“In an alternate reality game, the goal is not to immerse the player in the artificial world of the game; instead a successful game immerses the world of the game into the everyday existence and life of the player. Once again, this implies that the very name – alternate reality game – is misleading…” (Szulborski, 31)
So, what exactly do we create when we write things like Man of the People, Transition Village, Myth of the Seeker, or Purity Towers? Are these games? Interactive stories? Chaotic fiction? Transmedia tales?
I like the term “transmedia,” because, as several people have already mentioned, it works better than “alternate reality game” for potential new players or clients. It’s not that I don’t embrace the alternate reality of the worlds we create around our audiences/players. In fact, the interactivity between audience and character, and the sense that fiction has mysteriously bled into the real world are some of the most important draws of ARGs. It’s the word “game” I dislike.
This is a connotative issue, I believe. Today, “game” means “console” to a great deal of people. Yesterday it may have meant “board and dice.” The day before it may have meant “casino.” There are very few people, in the present or the past, who have heard the word “game” and instantly thought “story/email/phone calls/treasure hunt/riddles/interaction/social networking/websites/real life/and more.”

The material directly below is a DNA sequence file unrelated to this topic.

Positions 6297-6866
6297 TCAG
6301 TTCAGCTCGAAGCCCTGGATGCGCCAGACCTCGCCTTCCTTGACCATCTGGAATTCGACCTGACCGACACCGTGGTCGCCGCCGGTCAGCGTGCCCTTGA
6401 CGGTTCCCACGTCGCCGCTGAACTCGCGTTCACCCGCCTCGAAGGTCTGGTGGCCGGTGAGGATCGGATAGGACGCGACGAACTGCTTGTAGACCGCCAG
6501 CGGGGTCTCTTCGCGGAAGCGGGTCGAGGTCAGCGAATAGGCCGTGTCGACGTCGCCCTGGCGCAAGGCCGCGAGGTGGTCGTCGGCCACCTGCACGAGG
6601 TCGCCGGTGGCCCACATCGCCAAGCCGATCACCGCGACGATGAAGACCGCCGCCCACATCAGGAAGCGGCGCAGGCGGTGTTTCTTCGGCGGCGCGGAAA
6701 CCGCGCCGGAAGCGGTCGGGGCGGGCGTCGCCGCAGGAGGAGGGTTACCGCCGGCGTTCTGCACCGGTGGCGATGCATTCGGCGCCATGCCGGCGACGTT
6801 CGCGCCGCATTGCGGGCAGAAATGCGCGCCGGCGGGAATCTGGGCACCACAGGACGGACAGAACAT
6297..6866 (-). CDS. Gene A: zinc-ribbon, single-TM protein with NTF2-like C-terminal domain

As a result, when an audience member tells her friend, “I’m playing an alternate reality game,” or when a production company pitches to a client, “We make alternate reality games,” there is often a long and confusing discussion that must follow – most often focused on defining the word “game.”
The term transmedia experiences, or transmedia tales, removes the problematic word “game” and replaces it with a more accurate one. What we write are stories that exist in many different media. Someone new to the idea will hear the term and instantly be ready to think of several kinds of media – not just something that happens on the PlayStation.
Unfortunately, the experience of an ARG is so complicated that I doubt there is a magical title for the genre that will reduce discussion times down to one or two minutes for a comprehensive understanding. To truly explain what one is requires a pretty thorough conversation, regardless of what we call it. But removing the word “game” can only help, in my experience.
Sure, ARG has a nice, piratey ring to it, and I will likely always use that with people who already understand the genre. But for others who are just learning, I think I prefer to say that I write transmedia tales. It starts our conversation off on the right foot – and, hey. It sounds more professional. 😉
What do you think? Is there a better way to define ARGs? Do you even know what they are?